I recently joined a diabetes forum and like most forums the people using it are looking for support and answers to their questions. I haven't been very active on the forum, but I've been watching as people from all over the world give different advice and opinions on diabetes subjects.

Today, whilst absentmindedly scrolling through posts to see if anything caught my eye, I read one from a lady who was desperately unhappy. She wrote about her partner who, rather than being supportive of her diabetes and the complications she is suffering from, has told her that she is a burden, that she has ground him down and that he can't offer her any more compassion. She wrote that he's always angry with her, that she feels scared and lonely and that she shouldn't be putting him through the stress of her illness. 

I felt terrible that she was going through such a difficult time on top of the pressures she already has, and tried my best to write some comforting words to her, to give her some reassurance and show some understanding. Soon after, more comments had appeared in reply to the post. Almost all of them said that they were in the same situation. They said that they hide their emotions and sometimes their diabetes for fear of upsetting others, fear of rejection or becoming a burden on their partners.

I felt so angry but also so saddened by this that I wanted to shout, to find each and every one of them and tell them that it isn't right. No one should ever make another person feel that way. I know, because I was once made to feel that way, and it was one of my biggest pitfalls.

Aged 17 (1 year after my diagnosis) I met someone. He was 26 and at the time was the best thing in my life. At first my diabetes wasn't an issue. He tried to understand it, but it was difficult for us both as I didn't understand it myself.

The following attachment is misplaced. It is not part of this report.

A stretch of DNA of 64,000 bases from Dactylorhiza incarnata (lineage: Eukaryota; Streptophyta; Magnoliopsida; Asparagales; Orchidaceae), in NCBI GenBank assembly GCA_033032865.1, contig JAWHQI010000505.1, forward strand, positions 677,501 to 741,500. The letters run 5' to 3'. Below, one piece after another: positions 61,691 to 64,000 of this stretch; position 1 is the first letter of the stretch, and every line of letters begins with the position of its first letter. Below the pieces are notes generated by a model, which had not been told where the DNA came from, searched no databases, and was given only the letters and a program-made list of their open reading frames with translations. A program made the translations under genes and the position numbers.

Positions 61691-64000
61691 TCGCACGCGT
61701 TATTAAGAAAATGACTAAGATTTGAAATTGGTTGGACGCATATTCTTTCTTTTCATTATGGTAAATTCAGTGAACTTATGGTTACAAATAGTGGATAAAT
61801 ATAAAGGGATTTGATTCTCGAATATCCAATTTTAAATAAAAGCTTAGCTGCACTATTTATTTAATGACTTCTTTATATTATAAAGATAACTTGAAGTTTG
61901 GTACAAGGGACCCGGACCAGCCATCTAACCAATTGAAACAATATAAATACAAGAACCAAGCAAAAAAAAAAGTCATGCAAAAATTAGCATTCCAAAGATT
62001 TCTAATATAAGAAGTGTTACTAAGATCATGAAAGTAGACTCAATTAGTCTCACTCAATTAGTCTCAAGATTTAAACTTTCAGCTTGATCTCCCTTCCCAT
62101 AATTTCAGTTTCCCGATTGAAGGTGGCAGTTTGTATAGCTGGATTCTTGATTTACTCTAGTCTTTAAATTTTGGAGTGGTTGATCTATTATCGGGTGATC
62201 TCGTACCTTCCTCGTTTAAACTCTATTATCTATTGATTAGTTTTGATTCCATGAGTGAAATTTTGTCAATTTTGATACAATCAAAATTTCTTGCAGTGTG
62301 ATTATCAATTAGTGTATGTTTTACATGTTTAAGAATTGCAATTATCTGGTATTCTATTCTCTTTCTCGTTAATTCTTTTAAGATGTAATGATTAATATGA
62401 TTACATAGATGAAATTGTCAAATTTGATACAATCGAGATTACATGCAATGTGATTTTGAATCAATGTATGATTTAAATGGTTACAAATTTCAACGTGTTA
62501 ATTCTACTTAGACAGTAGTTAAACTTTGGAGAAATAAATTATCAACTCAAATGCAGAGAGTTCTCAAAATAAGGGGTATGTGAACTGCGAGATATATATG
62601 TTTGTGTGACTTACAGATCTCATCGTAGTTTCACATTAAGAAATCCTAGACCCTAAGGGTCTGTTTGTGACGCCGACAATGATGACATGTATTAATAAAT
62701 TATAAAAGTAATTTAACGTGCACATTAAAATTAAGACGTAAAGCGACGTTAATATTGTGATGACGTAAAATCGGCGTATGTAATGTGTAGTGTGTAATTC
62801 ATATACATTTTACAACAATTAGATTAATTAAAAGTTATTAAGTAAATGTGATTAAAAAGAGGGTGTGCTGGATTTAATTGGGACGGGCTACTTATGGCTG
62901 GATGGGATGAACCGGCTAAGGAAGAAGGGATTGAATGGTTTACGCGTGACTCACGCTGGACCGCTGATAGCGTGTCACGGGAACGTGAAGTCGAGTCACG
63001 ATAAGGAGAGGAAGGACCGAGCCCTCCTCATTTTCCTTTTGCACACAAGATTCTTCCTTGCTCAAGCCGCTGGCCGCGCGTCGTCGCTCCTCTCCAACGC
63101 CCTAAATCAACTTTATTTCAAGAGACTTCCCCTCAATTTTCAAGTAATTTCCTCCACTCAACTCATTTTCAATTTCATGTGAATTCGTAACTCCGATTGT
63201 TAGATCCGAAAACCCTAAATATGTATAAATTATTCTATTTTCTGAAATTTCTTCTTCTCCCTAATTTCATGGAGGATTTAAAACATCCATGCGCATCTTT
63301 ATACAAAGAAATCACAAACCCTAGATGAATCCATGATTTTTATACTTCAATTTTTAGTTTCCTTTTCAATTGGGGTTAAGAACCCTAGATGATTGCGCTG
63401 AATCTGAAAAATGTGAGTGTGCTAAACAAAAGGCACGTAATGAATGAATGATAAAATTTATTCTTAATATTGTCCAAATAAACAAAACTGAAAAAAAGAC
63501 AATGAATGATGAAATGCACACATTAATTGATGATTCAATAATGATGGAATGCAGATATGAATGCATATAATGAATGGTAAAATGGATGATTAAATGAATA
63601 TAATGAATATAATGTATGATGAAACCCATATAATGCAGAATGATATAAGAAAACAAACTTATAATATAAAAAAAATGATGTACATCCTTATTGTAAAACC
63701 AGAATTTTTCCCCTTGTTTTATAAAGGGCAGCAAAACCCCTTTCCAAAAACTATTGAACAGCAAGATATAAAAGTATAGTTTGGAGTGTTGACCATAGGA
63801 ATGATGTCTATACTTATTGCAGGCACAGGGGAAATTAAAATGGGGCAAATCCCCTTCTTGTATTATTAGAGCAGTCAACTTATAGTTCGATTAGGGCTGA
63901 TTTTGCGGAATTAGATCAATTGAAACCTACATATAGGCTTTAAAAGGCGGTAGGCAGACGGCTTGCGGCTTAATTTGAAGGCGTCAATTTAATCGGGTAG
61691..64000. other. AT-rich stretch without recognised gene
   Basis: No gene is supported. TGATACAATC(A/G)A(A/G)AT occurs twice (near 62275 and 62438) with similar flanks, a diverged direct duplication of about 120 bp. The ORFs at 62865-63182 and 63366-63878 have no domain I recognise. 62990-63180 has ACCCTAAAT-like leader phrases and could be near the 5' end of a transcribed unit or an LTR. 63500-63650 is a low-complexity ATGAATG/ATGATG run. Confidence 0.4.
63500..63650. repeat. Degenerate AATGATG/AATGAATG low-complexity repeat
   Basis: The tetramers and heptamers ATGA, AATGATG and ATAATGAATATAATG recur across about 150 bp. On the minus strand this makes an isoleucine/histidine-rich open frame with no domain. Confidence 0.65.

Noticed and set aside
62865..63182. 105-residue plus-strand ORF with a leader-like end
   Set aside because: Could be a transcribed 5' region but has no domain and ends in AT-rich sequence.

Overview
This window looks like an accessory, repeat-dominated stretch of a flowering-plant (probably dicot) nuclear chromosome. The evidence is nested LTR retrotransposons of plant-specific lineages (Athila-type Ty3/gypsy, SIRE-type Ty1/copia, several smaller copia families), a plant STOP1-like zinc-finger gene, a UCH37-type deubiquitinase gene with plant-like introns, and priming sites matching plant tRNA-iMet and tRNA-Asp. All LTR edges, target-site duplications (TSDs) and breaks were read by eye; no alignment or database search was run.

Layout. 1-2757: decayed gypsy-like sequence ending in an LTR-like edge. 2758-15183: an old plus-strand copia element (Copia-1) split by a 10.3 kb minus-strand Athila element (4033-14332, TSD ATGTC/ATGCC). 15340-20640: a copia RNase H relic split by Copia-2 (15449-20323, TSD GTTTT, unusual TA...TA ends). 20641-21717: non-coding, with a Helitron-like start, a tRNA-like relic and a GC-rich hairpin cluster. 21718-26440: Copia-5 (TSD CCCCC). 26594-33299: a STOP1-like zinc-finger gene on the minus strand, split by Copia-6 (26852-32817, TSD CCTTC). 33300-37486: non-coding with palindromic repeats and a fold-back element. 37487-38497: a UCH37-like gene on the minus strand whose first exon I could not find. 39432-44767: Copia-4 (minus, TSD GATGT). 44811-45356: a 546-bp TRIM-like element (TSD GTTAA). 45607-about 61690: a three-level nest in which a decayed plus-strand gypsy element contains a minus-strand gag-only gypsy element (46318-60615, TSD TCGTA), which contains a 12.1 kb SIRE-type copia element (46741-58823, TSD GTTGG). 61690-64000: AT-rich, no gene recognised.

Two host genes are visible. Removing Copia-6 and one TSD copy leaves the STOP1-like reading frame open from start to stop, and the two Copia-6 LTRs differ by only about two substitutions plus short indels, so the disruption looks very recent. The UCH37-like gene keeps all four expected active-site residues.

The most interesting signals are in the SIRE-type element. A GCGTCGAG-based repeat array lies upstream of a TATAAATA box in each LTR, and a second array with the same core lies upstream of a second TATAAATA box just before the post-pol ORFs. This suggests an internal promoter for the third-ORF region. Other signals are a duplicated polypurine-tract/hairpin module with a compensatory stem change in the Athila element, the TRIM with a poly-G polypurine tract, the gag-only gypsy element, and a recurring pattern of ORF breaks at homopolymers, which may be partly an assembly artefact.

Soon though the comments started...

"Do you have to inject in front of me? Can't you do it somewhere else?"

"I had to take more time off work to come and see you in hospital, it's making me look bad."

"You'll have to call an ambulance for yourself, I'm going to bed."

"You've put on weight, if you didn't have to inject then you wouldn't have to eat."


There were many more...

After a while some of the comments stopped because I had, by that time, stopped taking my insulin, stopped testing my blood sugars and stopped looking after myself. I remember the one and only time he came to a hospital appointment with me... I was with the diabetes nurse and she asked me to fill in the 'Problems and Associated Issues with Diabetes' questionnaire. One of the questions was about support and I could feel him watching me. I burst into tears and had to leave... He told me that it was a waste of time.

For almost 5 years this went on until one day I'd finally had enough. Breaking free was the best thing I ever did, it was a huge weight lifted, but by that time the damage had been done.

If I could have shown my 17 year old self the physical and emotional consequences of not taking care of myself, then I know that I would have never let it get that far. It took a while to come out of my shell, but now I'm confident and feisty and if anyone ever made me feel that way again it would be the last thing they did.

If there's anyone out there who feels that their diabetes makes them a burden or makes them feel that they aren't good enough, please think about how the future will look if you start to believe it.


Ninjabetic x 

Sunday, 9 March 2014

Ninja be crazy


This blog post was written by my better half, Amar, about having a girlfriend with diabetes...

I was asked to write a blog about having a diabetic girlfriend (by my girlfriend, who is diabetic). It's taken me a little while. Not because I was reluctant to reveal my thoughts and feelings in a public domain (I have no shame). Not because I find it difficult to express myself. I took a while because I don't really think about it. To me, it's like writing a blog about having a red haired girlfriend. But when I think about it, it's something that has shaped and defined her life. And since we spend a lot of time together, it's become a big part of my life.

Before I met Laura I didn't know too much about diabetes. My grandmother had it while she was being cared for at my parents home, but I had moved away so I didn't see too much. All I remember was the constant struggle to get my grandmother to eat porridge for breakfast since it kept her sugars steady.